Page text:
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Ancestors of E = mc2: E Introduction equals m c squared

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The word energy is surprisingly new and can only be traced in its modern sense to the mid-1800s. It wasn't that people before then had not recognized that there were different powers around—the crackling of static electricity and the billowing gust of wind that snaps out a sail, for example. It's just that they were thought of as unrelated things. There was no overarching notion of "Energy" within which all these diverse events could fit.

One of the men who took a central role in changing this was Michael Faraday. Faraday's work showed a profound link between electricity and magnetism, and helped lead the scientific community to see that every other form of energy was connected. Scientists of the Victorian era came to believe that energy could change its form, but the total amount of energy would always remain precisely the same. The principle was called the law of conservation of energy.

Michael Faraday (1791-1867)

Faraday, the son of a blacksmith, was once a very good apprentice bookbinder. He had no interest, however, in spending his life binding books. When he was 20, a shop visitor offered him tickets to a series of lectures at the Royal Institution. Sir Humphry Davy was speaking on electricity and on the hidden powers that must exist behind the surface of our visible universe.

Davy's lectures captivated Faraday. He crafted an impressive book from his lecture notes, complete with drawings of the demonstration apparatus, and presented it to Davy. Not long after, Davy hired Faraday as a lab assistant.

For years, Faraday's new position was less than ideal. Sometimes Davy behaved as a warm mentor, but at other times he would seem angry and push him away. Faraday's prospects of becoming a great scientist in his own right changed, though, when Davy asked him to investigate an extraordinary finding out of Denmark.

Until then, everyone knew that electricity and magnetism were as unrelated as any two forces could be. Electricity was the crackling and hissing stuff that came from batteries. Magnetism was different, an invisible force that made navigators' needles tug forward. Yet a lecturer in Copenhagen had now found that if you switched on the current in an electric wire, any compass needle put on top of the wire would turn slightly to the side. Davy asked Faraday to work on why this might occur.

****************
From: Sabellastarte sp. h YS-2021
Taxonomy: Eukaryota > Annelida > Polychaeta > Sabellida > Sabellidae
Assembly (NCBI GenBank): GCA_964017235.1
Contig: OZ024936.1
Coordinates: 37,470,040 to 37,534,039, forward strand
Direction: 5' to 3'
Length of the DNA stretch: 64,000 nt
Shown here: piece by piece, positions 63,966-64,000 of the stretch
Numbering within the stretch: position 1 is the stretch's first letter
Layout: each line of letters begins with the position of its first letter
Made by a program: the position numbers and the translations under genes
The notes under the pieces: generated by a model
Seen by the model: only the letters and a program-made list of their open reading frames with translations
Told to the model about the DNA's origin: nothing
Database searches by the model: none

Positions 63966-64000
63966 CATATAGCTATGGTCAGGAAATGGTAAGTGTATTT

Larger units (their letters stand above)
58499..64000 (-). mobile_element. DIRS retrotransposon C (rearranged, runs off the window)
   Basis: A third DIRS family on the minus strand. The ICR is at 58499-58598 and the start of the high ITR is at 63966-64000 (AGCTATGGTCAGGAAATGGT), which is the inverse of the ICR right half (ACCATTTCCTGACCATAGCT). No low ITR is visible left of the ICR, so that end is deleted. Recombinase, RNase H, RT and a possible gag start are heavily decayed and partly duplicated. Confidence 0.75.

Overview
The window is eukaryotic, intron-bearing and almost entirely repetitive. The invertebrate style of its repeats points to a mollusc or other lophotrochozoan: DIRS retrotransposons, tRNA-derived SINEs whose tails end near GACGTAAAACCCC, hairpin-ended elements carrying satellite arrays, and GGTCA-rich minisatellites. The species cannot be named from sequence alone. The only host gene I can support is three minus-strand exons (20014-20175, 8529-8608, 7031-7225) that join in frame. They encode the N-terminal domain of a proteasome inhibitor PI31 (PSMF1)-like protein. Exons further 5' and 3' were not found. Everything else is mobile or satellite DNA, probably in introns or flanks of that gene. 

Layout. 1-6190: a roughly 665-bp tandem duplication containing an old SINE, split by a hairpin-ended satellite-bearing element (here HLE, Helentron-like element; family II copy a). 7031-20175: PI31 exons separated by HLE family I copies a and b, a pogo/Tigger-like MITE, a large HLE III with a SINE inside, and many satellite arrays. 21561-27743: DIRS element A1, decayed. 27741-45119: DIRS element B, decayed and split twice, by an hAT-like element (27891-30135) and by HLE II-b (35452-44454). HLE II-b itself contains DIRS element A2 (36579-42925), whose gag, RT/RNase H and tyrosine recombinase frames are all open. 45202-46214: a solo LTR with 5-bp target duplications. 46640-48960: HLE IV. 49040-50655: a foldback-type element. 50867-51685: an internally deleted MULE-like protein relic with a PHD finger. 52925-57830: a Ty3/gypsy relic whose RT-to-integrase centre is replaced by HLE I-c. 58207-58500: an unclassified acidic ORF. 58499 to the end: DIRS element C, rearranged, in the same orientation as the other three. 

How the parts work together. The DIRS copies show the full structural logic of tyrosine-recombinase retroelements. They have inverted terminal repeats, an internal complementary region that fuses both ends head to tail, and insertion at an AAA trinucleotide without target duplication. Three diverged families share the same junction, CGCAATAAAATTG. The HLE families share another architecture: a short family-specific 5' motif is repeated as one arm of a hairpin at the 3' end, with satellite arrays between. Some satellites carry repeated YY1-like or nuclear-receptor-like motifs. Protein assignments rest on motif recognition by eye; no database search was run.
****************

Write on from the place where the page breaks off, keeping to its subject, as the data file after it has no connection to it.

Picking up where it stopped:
The discovery that sparked a revolution

In the late summer of 1821, Faraday designed a landmark experiment. He imagined that a whirling tornado of invisible circular lines swirled around a magnet. If he were right, then a loosely dangling wire could be tugged along, caught in those mystical circles like a small boat getting caught up in a whirlpool. He propped up a magnet next to a dangling copper wire. When he connected a battery to the wire, he had the discovery of the century.

What Faraday invented, in his basement laboratory, was the basis of the electric engine. Ultimately one could attach heavy objects to a similar wire, and they would be tugged along as well. Apart from the countless practical applications, Faraday's work gave science a new concept: electromagnetic rotation.

With Faraday's experiment, the crackling of electricity and the silent force fields of a magnet—and now even the speeding motion of a fast twirling copper wire—were seen as linked. As the amount of electricity went up, the available magnetism would go down. Faraday's invisible whirling lines were the tunnel—the conduit—through which magnetism could pour into electricity and vice versa. The full concept of "Energy" had still not been formed, but Faraday's discovery brought it closer.

A triumph turned sour

It was the high point of Faraday's life—and then Sir Humphry Davy accused him of stealing the whole idea. After a few months Davy backed off, but he never apologized, and he left the charges to dangle. Faraday never spoke out against Davy. But for years after the charges of plagiarism, he stayed warily away from front-line research. Only when Davy died, in 1829, did Faraday resume work on electromagnetism.

Faraday went on to make other important discoveries, including the principle behind the electric transformer and generator, innovations that fueled the Industrial Revolution.

In his day, Faraday was celebrated as a great experimenter, but many elite scientists spurned Faraday's more theoretical notions, particularly his vision that the area around an electromagnetic event is filled with a mysterious "field," and his idea that light itself might be an electromagnetic phenomenon.

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Faraday

Michael Faraday didn't attend Oxford, Cambridge, or even what we call secondary school, yet he became one of England's most prominent scientists.











Faraday apparatus

In Faraday's apparatus, a copper wire hangs with one end near a magnet in a dish of mercury. When Faraday charged the wire with electricity, it began rotating around the magnet. His simple experiment united electricity, magnetism, and motion.

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Magnet with iron filings

Faraday thought the essence of electromagnetic fields was apparent in the curving patterns that iron filings take when they are sprinkled around a magnet.

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